Market-driving involves explorative behaviors, which challenge existing notions and lead to influencing the structure of the market and/or the behavior(s) of market players in a direction that enhances the competitive position of the business, and push the envelope of possibility and consistently surprise customers by introducing unique value in exceptional novel products and services. Driving the market means that firms need to educate customers and lead their partners, which changes the way a market is structured and how competition evolves. While being market-driven means learning from the market, a market driving perspective means teaching and visionary leaders need to both learn and teach by basing their decisions on a comprehensive understanding of the marketplace, latent needs of customers and unexplored gaps in the market. Doin this require leaders and stakeholders of the firms to continuously improve their judgements via extensive market sensing, accompanied by speedy experimentation to increase their chance of success in driving the marketplace changes. Steve Jobs, Apple’s founder, once said that “…you have to start with the customer experience and work backwards towards the technology”. Since then, Apple has actively engaged in innovations and led the market with its suite of customer-oriented solutions such as iPhone, iWatch and iPad whereas Nokia, once a dominant player in smartphones industry, failed to maintain their leadership due to their inability to innovate based on market preferences. Nokia was fully capable to handle science but they missed the state of customer mind and where their competition was heading. Anssi Vanjoki, Nokia’s head of multimedia, acknowledges, “We read the signs in the marketplace a bit wrong.” Guided by the outside-in view, firms become sensitive to even the very weak signals of imminent changes and exhibits a strong willingness to experiment. Based on market sensing and market linking, firms are able to create innovative products and services that match the latent needs of customers. By doing so, they advance the competition and channel structure, transforming the entire ecosystem.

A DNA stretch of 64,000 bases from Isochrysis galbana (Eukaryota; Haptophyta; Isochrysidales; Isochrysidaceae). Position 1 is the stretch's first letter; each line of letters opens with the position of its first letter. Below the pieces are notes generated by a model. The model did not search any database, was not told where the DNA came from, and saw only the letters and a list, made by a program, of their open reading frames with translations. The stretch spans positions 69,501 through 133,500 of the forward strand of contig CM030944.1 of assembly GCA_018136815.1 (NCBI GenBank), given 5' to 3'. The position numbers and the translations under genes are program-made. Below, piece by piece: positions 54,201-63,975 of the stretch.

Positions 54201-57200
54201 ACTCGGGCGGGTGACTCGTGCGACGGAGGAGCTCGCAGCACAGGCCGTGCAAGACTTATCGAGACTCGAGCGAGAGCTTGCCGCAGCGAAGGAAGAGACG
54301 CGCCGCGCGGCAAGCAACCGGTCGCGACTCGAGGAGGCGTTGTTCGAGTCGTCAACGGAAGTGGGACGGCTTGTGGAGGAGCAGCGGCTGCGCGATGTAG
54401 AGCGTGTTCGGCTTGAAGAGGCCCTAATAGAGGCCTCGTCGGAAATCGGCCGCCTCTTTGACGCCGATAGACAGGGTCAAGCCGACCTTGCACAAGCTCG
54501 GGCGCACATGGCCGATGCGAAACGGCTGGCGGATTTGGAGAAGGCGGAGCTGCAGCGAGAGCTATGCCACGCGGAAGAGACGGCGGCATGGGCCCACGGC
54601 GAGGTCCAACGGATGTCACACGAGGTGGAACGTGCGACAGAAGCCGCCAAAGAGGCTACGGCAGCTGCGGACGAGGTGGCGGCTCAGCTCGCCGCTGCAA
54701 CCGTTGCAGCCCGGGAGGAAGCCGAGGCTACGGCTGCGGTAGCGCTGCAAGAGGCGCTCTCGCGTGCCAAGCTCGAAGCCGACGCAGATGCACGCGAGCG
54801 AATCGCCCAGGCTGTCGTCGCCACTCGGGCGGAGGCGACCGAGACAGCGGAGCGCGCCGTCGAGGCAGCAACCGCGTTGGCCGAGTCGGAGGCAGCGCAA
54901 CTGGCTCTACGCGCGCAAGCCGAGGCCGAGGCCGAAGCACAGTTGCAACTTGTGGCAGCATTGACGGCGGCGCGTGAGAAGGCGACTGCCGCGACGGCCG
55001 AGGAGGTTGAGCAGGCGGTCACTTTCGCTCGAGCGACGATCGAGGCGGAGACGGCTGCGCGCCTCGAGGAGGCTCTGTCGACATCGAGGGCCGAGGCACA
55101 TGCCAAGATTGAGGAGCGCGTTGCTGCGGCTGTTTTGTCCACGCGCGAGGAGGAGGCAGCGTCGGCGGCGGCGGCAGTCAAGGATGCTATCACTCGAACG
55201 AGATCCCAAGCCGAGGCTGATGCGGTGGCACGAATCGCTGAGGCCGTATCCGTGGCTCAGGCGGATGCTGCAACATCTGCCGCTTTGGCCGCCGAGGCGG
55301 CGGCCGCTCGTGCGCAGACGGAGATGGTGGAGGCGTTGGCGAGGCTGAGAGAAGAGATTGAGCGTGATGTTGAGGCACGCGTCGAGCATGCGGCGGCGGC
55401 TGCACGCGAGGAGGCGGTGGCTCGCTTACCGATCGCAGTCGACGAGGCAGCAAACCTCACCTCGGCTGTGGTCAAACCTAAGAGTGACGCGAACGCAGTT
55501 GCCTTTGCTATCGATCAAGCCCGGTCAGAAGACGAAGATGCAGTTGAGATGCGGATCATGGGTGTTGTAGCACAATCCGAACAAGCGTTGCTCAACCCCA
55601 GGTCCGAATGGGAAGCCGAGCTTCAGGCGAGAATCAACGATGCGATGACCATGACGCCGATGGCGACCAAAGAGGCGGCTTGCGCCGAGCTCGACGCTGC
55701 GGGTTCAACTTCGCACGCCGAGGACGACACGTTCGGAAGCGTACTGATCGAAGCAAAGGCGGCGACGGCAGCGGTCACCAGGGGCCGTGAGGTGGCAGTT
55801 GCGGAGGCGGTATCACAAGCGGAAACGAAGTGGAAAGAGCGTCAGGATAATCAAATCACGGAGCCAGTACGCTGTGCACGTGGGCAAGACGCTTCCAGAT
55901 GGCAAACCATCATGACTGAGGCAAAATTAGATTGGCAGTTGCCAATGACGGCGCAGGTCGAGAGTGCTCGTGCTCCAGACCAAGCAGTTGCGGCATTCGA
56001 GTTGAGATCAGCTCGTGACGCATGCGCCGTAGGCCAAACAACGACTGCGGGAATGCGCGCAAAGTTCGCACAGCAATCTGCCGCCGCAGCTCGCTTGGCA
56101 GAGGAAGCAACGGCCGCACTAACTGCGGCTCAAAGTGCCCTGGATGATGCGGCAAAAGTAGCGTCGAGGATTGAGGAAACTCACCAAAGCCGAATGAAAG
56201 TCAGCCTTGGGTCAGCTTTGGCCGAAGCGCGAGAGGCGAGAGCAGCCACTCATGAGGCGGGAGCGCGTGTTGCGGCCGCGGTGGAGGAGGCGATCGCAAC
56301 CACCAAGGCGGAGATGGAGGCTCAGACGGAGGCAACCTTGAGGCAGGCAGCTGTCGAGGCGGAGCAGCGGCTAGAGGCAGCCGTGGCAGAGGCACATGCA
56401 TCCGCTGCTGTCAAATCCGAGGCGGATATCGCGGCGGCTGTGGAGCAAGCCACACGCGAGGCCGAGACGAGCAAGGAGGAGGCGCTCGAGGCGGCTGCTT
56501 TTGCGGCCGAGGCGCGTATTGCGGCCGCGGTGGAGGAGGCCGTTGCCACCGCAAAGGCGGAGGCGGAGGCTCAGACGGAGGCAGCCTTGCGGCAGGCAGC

Architecting and Navigating the Future